This year, 31-year-old Joseph Bourque decided to get a little more serious about his deer hunting.
Instead of borrowing a gun like he did in the past, he purchased a Savage .270, brought it to the range, sighted it in and practiced with it. He also bought new hunting clothes and accessories to better prepare himself for trips to his brothers’ lease in Rapides Parish near Pitkin.
He was hoping his luck would change: in the three to four years since he had taken up deer hunting more seriously, he had never once seen a deer from the stand.
“I thought I was doing everything right, but the more and more I hunted and wasn’t seeing anything, I was starting to think that I was the problem,” said Bourque, a mechanical engineer in the oil and gas industry who calls Youngsville home. “But it just so happened that I was never in the right place at the right time.”
The “right time” turned out to be Oct. 27 about 8:50 a.m. on a cool, breezy Sunday morning. After more than three hours in a ladder stand without seeing anything but squirrels and rabbits, a steady drizzle started to fall that had Bourque thinking about making a move for cover.
“At 8:45 I told myself, ‘I’m going to get out of this stand at 9, go to the box stand about 400 yards away and get out of the weather.’ Five minutes later, I’m taking pictures very quietly of the shooting lanes to show my wife and as soon as I put my phone down, I looked left and there’s a doe about 120 yards away in the shooting lane.”
Eager to finally take a shot after waiting for several years to even see a deer, Bourque went into action.
“I had replayed what to do a thousand times prior, so I grabbed my gun, flipped my dust covers open on the scope and picked up, but she was no longer in the clearing. She was in the woods and I didn’t have a shot,” he said. “But I was happy just to have seen her, and relieved that I was doing things right - I’m covering my scent, not making noise and not moving around too much.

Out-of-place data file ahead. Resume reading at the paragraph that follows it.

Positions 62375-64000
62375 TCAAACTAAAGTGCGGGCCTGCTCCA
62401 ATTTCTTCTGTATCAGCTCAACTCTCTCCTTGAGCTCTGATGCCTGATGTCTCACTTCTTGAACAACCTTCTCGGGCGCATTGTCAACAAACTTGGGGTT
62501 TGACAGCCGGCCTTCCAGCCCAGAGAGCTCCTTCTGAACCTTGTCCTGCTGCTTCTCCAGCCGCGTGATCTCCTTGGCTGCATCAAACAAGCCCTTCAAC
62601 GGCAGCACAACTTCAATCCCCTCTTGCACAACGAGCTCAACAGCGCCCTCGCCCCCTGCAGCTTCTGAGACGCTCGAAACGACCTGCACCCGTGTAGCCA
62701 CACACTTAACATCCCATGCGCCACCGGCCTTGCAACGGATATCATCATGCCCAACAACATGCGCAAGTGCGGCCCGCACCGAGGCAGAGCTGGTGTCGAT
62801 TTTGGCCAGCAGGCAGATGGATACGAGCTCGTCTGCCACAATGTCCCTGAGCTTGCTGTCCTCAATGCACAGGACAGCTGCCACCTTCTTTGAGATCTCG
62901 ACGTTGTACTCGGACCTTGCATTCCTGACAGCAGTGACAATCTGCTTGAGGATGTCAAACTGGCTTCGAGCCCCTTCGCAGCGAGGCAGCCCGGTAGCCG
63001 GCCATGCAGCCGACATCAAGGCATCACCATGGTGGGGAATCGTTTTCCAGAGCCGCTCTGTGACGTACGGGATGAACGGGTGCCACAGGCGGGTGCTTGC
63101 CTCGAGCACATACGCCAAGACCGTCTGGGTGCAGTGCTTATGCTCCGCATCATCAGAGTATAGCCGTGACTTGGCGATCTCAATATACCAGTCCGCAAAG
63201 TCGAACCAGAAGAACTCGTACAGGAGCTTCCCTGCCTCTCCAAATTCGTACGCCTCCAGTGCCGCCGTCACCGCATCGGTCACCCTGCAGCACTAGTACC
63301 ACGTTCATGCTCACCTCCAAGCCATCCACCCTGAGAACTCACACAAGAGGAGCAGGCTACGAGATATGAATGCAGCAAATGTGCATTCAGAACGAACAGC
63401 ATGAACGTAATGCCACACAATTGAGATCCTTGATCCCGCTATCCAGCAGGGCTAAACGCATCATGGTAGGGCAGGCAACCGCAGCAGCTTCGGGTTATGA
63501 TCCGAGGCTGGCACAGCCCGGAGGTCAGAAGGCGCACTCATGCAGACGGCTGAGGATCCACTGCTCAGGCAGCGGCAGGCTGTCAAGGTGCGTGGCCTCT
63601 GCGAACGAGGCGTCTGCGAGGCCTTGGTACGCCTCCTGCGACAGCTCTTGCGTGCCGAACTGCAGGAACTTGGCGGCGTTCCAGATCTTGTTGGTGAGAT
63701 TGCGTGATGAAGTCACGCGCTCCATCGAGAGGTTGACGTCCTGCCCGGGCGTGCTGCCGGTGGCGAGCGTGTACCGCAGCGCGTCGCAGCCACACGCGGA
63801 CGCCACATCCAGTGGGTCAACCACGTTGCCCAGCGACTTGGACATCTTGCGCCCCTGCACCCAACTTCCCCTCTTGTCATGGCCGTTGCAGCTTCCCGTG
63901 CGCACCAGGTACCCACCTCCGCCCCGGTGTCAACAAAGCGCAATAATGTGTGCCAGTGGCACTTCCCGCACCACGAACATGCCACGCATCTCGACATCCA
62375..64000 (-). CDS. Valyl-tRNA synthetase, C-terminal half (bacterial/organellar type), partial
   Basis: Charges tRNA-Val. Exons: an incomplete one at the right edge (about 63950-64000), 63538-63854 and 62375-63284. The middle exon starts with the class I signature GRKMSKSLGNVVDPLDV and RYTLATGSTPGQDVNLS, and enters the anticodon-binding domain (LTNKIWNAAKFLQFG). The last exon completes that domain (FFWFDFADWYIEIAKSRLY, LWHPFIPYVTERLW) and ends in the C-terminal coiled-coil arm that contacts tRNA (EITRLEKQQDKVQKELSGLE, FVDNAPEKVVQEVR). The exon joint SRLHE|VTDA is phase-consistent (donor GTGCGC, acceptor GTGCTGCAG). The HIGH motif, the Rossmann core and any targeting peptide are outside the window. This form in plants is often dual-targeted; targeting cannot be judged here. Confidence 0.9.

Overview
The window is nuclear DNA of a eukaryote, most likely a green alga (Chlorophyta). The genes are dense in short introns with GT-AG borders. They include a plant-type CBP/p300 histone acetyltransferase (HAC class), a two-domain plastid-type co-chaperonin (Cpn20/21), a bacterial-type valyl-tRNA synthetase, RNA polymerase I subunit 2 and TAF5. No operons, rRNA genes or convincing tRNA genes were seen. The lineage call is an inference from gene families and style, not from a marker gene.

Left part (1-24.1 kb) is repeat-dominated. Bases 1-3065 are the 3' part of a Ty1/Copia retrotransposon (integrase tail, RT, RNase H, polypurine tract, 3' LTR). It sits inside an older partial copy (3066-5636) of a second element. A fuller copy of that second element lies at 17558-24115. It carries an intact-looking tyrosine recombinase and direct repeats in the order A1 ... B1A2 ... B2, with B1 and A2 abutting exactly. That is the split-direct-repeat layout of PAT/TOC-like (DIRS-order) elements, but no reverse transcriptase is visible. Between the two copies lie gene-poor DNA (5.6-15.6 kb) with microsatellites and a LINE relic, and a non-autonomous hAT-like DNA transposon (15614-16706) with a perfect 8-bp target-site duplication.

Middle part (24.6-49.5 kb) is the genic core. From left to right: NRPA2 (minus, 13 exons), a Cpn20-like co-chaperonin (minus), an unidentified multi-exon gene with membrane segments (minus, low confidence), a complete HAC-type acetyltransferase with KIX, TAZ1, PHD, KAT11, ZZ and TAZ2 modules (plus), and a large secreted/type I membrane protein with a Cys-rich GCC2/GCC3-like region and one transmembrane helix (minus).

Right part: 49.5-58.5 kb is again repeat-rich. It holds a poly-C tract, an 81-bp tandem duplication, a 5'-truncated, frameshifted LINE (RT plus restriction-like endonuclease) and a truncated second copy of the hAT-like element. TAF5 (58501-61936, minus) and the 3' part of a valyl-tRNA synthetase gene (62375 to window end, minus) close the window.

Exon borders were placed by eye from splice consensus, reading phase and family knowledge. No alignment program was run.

“But at the same time, I’m kind of disappointed because I didn’t get a shot on her.”
He continued to look through his scope to see if she was feeding along the edge of the woods about 100 yards from him, when another deer appeared about 30 seconds later.
“All I could see were the white tips on two horns, so I originally thought it was a 4-point,” Bourque said. “I’m pretty sure if I had seen the horns and the size, I may not have even made a good shot on him.”
With his rifle already positioned, Bourque lined up the kill shot right behind the deer’s front shoulder and fired. The buck ran back the way it came, and he heard it crash in the woods about 10 seconds later.
After a long 45-minute wait, his brothers came to meet him, and although they initially couldn’t find one drop of blood at the site, they found an increasing blood trail about 10 feet into the woods.
One of his brothers was the first to lay eyes on the big buck as he made his way through a thicket of thorn bushes.
“He started freaking out and said, ‘Brother, what did you kill?’ And I’m thinking the negative side of it, that I shot a little 80-pound spike.
“When I walked through the briars, lo and behold a 191-pound 9-point was laying on the ground, and my knees started clattering and all I could do was thank God that I made a good shot on that awesome deer.”
The big buck, estimated to be about 5 years old, had an inside spread of 18 ½ inches, with a 127-inch green score.
And instantly for Bourque, all those years without ever seeing a deer were forgotten, and all the time and money he invested in preparing to hunt this year was worthwhile.
“I catch the Outdoor Channel, and I think I almost pushed my wife to the brink watching all those deer hunting shows leading up to this hunt, so I made an agreement with her,” Bourque said. “Since I shot the deer, I won’t watch any more deer hunting shows for about two weeks.”
Read other stories about big bucks killed this season by clicking here.